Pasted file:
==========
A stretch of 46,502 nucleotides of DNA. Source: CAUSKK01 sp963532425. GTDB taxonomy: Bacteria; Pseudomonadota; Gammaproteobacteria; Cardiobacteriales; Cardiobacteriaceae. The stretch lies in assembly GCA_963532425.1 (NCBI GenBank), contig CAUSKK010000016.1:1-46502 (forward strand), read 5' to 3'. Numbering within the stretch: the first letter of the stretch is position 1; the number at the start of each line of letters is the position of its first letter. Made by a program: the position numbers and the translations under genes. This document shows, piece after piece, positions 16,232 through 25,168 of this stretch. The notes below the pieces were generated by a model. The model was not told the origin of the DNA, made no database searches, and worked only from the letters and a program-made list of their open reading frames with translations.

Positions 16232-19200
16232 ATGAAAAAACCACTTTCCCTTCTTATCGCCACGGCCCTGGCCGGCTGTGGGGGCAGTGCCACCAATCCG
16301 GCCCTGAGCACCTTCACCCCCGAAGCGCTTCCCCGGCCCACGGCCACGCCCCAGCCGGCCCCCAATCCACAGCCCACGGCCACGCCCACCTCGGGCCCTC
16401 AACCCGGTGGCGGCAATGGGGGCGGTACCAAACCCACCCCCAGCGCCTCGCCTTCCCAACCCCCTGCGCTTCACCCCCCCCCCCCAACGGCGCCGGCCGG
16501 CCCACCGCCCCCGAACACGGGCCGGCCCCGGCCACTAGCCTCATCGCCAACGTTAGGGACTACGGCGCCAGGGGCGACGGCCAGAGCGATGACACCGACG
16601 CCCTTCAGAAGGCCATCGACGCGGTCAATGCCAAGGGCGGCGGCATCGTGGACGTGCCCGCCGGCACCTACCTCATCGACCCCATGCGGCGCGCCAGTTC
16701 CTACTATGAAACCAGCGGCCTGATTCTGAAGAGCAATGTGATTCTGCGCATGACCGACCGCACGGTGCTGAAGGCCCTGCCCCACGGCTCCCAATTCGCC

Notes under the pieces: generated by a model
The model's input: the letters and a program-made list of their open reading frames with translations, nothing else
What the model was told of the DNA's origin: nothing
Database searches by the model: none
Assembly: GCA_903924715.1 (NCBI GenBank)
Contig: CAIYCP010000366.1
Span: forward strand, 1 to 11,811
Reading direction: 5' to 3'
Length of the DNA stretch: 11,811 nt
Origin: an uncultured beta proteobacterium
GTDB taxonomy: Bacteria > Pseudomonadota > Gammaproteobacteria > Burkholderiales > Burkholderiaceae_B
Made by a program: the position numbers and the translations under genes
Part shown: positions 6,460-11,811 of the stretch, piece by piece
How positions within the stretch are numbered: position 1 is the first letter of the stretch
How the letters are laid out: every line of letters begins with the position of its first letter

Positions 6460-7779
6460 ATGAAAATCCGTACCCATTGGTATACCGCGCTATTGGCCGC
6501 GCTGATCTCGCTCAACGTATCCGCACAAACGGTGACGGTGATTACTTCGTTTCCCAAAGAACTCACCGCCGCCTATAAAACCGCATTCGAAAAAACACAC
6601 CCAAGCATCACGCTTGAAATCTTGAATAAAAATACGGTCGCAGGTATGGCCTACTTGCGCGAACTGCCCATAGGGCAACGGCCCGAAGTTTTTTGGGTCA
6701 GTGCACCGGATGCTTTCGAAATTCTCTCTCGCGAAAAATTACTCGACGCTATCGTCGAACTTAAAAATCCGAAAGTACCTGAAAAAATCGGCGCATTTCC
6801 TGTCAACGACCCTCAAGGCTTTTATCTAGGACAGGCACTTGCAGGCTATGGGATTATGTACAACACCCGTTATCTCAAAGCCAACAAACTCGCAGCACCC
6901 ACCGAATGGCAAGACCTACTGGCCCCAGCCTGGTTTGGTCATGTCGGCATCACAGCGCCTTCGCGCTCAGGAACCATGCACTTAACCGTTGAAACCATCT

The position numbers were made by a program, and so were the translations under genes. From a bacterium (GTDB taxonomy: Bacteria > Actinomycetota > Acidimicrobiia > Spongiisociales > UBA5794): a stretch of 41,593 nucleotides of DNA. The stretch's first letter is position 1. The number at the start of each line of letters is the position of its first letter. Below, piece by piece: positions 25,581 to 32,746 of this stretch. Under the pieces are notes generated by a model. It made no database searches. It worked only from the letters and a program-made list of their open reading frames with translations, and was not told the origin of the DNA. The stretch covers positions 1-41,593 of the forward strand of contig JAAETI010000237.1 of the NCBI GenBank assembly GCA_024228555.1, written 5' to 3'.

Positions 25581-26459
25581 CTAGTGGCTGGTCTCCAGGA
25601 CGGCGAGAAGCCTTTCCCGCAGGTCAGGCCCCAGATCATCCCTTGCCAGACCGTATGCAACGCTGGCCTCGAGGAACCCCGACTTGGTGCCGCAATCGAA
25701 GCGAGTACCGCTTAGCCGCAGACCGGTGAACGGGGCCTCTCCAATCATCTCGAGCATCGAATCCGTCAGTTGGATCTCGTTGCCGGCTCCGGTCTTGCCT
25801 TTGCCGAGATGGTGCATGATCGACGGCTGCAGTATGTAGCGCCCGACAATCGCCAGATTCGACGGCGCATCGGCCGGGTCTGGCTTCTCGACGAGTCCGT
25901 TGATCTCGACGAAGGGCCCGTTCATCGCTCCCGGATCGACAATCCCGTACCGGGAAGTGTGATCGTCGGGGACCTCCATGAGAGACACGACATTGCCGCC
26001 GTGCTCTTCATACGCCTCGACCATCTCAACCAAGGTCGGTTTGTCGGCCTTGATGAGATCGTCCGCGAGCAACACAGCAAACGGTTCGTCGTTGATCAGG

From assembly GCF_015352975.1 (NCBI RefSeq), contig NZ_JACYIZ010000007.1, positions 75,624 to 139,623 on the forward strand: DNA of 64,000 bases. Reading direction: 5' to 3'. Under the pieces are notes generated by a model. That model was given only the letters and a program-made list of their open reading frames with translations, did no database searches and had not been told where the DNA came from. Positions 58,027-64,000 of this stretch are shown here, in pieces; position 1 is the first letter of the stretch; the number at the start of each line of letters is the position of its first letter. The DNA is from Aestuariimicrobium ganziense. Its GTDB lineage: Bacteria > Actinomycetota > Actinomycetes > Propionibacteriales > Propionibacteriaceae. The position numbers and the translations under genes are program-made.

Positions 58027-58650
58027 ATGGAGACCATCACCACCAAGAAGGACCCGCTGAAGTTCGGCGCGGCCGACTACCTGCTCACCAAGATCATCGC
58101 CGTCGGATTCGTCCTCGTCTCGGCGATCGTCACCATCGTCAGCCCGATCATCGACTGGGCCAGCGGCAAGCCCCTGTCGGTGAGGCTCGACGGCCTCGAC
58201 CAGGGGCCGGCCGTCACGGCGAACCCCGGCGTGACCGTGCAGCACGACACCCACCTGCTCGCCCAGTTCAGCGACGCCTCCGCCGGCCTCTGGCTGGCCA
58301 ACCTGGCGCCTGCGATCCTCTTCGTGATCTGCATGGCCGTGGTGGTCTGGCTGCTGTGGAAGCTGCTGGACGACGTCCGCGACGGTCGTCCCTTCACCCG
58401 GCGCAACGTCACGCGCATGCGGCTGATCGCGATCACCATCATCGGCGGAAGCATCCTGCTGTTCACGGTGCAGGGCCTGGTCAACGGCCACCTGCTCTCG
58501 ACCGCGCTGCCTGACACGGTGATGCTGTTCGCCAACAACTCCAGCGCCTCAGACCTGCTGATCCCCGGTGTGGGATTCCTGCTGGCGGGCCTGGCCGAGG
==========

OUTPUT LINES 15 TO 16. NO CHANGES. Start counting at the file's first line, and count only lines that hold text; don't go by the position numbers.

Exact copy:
Span: forward strand, 1 to 11,811
Reading direction: 5' to 3'